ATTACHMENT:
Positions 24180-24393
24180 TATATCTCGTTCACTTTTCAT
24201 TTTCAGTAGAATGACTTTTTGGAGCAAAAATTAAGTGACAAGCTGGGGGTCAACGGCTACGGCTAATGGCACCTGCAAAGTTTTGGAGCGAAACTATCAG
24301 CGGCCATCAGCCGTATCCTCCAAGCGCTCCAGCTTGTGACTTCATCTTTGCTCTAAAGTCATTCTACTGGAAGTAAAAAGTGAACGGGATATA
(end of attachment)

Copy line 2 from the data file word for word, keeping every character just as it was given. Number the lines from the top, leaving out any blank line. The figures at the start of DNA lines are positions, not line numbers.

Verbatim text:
24180 TATATCTCGTTCACTTTTCAT